The Court finds that judicial and quasi-judicial immunity bar Plaintiff's § 1983 claim against the Judicial Defendants. Both state court judges oversaw cases that involved state claims filed in Monterey County Superior Court, and both cases involved property located in the county and parties residing in the county or doing related business in the county. Therefore, because the state judges had personal and subject matter jurisdiction over the lawsuit, jurisdiction is established for the purposes of judicial immunity. Ashelman, 793 F.2d at 1076.

As to whether the acts of the Judicial Defendants were "judicial" in nature, Plaintiff only alleges that the Judicial Defendants violated his constitutional rights by acting in their official roles. Compl. ¶¶ 36, 38, 41-42. Plaintiff's § 1983 claim against the Superior Court judges appears to be predicated solely on the judges' rulings against Plaintiff in state court proceedings, Compl. ¶¶ 36, 38, which falls squarely within the realm of judicial action, Sellars v. Procunier, 641 F.2d 1295, 1300 (9th Cir. 1981).

In addition, Plaintiff's § 1983 claim against the court clerks is based on Plaintiff's allegation that the staff tampered with court records. Compl. ¶¶ 36, 38. But court clerks have quasi-judicial immunity for tasks that can be considered "administrative acts, " including maintaining court records. In re Castillo, 297 F.3d 940, 951-52 (9th Cir. 2002); see also Mullis, 828 F.2d at 1390 (finding clerk has judicial immunity for the filing of documents).

There is no suggestion that the Judicial Defendants harmed the Plaintiff by any non-judicial act. Moreover, even if the Judicial Defendants had acted corruptly and received bribes, as Plaintiff appears to allege, they would still be immune from Plaintiff's § 1983 claim. Dennis v. Sparks, 449 U.S. 24, 27 (1980) (finding judge was properly dismissed from § 1983 case on immunity grounds where bribery alleged between private parties and the judge); Cleavinger 474 U.S. at 199-200 ("immunity applies however erroneous the act may have been, and however injurious in its consequences it may have proved to the plaintiff'."). Therefore, even if Plaintiff's allegations were found true, judicial and quasi-judicial immunity apply. Finally, Plaintiff does not allege, nor is there anything in his Complaint to support an inference, that a declaratory decree was violated, or that declaratory relief was unavailable.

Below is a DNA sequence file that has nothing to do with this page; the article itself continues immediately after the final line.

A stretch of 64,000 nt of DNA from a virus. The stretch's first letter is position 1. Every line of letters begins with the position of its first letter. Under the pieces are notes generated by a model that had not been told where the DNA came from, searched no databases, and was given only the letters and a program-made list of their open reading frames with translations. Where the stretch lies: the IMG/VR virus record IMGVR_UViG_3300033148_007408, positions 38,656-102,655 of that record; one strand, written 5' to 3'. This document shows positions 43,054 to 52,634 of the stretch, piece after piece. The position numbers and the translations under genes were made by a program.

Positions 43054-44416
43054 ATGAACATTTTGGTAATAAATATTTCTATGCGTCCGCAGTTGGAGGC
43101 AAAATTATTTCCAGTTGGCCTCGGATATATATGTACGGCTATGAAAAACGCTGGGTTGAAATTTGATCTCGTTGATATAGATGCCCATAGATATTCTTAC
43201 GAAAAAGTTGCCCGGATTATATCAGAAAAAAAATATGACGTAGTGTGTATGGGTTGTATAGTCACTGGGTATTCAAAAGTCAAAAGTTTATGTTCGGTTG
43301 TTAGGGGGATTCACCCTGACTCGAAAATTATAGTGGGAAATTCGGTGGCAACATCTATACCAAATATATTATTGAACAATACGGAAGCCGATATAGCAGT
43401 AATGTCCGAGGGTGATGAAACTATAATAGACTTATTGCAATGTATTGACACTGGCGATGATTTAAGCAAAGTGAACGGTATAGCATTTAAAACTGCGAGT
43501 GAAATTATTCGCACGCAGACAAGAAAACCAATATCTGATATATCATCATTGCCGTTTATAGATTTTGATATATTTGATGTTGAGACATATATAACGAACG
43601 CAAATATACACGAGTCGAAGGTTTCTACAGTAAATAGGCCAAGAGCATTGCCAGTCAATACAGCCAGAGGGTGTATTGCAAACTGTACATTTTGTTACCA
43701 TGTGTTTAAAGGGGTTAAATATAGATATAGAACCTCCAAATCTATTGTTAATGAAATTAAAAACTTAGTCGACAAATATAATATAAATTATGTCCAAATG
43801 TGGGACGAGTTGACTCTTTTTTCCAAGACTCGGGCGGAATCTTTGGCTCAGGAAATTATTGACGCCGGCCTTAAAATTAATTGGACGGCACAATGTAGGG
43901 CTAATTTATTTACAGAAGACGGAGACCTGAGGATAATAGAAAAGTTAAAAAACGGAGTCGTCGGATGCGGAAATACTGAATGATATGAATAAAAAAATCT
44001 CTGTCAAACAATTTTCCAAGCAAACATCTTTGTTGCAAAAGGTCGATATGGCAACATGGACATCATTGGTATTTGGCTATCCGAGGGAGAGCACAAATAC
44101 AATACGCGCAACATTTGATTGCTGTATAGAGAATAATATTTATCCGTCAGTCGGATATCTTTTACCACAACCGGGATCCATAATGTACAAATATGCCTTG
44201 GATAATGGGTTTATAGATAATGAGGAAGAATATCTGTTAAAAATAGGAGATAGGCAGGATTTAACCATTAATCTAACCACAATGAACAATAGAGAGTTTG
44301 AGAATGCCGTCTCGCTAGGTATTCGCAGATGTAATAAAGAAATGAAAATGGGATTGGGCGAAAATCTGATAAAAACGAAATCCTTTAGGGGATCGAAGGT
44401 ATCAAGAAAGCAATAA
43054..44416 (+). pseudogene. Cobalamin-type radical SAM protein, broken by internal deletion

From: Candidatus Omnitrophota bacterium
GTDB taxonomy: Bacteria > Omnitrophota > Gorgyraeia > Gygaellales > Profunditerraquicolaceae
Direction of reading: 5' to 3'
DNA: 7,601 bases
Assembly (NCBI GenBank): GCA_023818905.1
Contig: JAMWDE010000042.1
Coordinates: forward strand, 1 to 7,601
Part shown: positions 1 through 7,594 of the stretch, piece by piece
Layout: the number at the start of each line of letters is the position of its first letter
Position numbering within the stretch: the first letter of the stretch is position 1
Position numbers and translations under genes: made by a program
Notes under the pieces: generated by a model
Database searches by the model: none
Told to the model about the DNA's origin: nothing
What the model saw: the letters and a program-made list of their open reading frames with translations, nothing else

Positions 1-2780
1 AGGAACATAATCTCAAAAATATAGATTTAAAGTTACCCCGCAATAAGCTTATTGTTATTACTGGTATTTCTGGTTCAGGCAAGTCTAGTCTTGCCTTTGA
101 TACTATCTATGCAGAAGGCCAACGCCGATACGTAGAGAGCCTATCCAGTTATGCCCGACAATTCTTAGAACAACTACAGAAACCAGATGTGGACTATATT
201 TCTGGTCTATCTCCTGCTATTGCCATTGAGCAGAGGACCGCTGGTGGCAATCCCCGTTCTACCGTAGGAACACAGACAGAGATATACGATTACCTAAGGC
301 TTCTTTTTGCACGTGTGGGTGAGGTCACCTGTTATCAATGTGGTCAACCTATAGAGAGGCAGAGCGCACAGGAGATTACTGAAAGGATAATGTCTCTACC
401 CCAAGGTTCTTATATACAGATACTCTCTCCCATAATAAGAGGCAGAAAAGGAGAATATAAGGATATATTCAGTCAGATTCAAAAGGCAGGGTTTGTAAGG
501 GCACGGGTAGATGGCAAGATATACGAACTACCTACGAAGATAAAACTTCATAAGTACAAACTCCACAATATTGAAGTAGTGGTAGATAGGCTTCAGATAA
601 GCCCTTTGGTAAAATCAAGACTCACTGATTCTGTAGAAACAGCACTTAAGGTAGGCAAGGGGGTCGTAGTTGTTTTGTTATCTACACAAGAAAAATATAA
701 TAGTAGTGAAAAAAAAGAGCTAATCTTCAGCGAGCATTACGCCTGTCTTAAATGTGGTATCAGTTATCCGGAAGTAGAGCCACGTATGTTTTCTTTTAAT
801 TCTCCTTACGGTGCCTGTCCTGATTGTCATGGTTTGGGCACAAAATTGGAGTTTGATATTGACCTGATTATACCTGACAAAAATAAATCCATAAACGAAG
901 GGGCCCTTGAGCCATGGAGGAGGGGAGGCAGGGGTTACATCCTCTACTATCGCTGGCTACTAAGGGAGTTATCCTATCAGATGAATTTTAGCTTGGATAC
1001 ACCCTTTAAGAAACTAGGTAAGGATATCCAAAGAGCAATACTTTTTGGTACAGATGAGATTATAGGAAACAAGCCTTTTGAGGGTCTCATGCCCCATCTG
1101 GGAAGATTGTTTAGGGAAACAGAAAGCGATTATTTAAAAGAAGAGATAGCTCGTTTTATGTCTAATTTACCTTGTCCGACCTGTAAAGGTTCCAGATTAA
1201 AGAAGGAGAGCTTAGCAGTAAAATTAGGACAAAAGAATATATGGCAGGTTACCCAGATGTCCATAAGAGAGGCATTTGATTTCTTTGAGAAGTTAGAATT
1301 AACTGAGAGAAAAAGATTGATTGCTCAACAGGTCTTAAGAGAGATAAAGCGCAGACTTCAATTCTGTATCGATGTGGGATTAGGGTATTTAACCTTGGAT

For the reasons stated above, the Court GRANTS the Judicial Defendants' motion to dismiss. Because Plaintiff's § 1983 claim against the Judicial Defendants is foreclosed as a matter of law by judicial and quasi-judicial immunity, granting Plaintiff leave to amend would be futile. The Court therefore dismisses Plaintiff's § 1983 claim against the Judicial Defendants with prejudice. See Leadsinger, 512 F.3d at 532; Fed. R. Civ. Proc. 15(a).

2. Res Judicata

The Firm Defendants argue that Plaintiff's § 1983 claim against them is barred by the doctrine of res judicata. Mot. 3 at 11-13. The Firm Defendants argue that any harm caused by wrongful eviction proceedings is prohibited by the preclusive effect of the state court judgment in the Unlawful Detainer Case. Id.

" Res judicata, also known as claim preclusion, bars litigation in a subsequent action of any claims that were raised or could have been raised in the prior action." W. Radio Servs. Co. v. Glickman, 123 F.3d 1189, 1192 (9th Cir. 1997). "The preclusive effect of a state court judgment in a subsequent federal lawsuit generally is determined by the full faith and credit statute, which provides that state judicial proceedings shall have the same full faith and credit in every court within the United States... as they have by law or usage in the courts of such State... from which they are taken.'" Marrese v. Am. Acad. of Orthopaedic Surgeons, 470 U.S. 373, 380 (1985) (citing 28 U.S.C. § 1738). Under California law, a final judgment of a state court "precludes further proceedings if they are based on the same cause of action." Maldonado v. Harris, 370 F.3d 945, 951 (9th Cir. 2004). "California courts employ the primary rights' theory to determine what constitutes the same cause of action for claim preclusion purposes." Id. Under this theory, "a cause of action is (1) a primary right possessed by the plaintiff, (2) a corresponding primary duty devolving upon the defendant, and (3) a harm done by the defendant which consists in a breach of such primary right and duty." City of Martinez v. Texaco Trading & Transp., Inc., 353 F.3d 758, 762 (9th Cir. 2003). "[I]f two actions involve the same injury to the plaintiff and the same wrong by the defendant, then the same primary right is at stake even if in the second suit the plaintiff pleads different theories of recovery, seeks different forms of relief and/or adds new facts supporting recovery." Eichman v. Fotomat Corp., 147 Cal.App.3d 1170, 1174 (1983).

To the extent that Plaintiff is seeking a new ruling from this Court on his eviction proceeding, this is the same cause of action previously decided in Plaintiff's Unlawful Detainer Case. The two actions involve the same injury to the Plaintiff-the foreclosure and attempted eviction-and the same alleged wrong-alleged wrongful foreclosure. See ECF No. 65-2 Ex. G. Accordingly, the "same primary right is at stake even if in the second suit the plaintiff pleads different theories of recovery, seeks different forms of relief and/or adds new facts supporting recovery." Eichman, 147 Cal.App.3d at 1174. Therefore, the Court cannot review or revisit this decision, and to the extent Plaintiff seeks review of the Unlawful Detainer Case, the Court DISMISSES Plaintiff's claim with prejudice.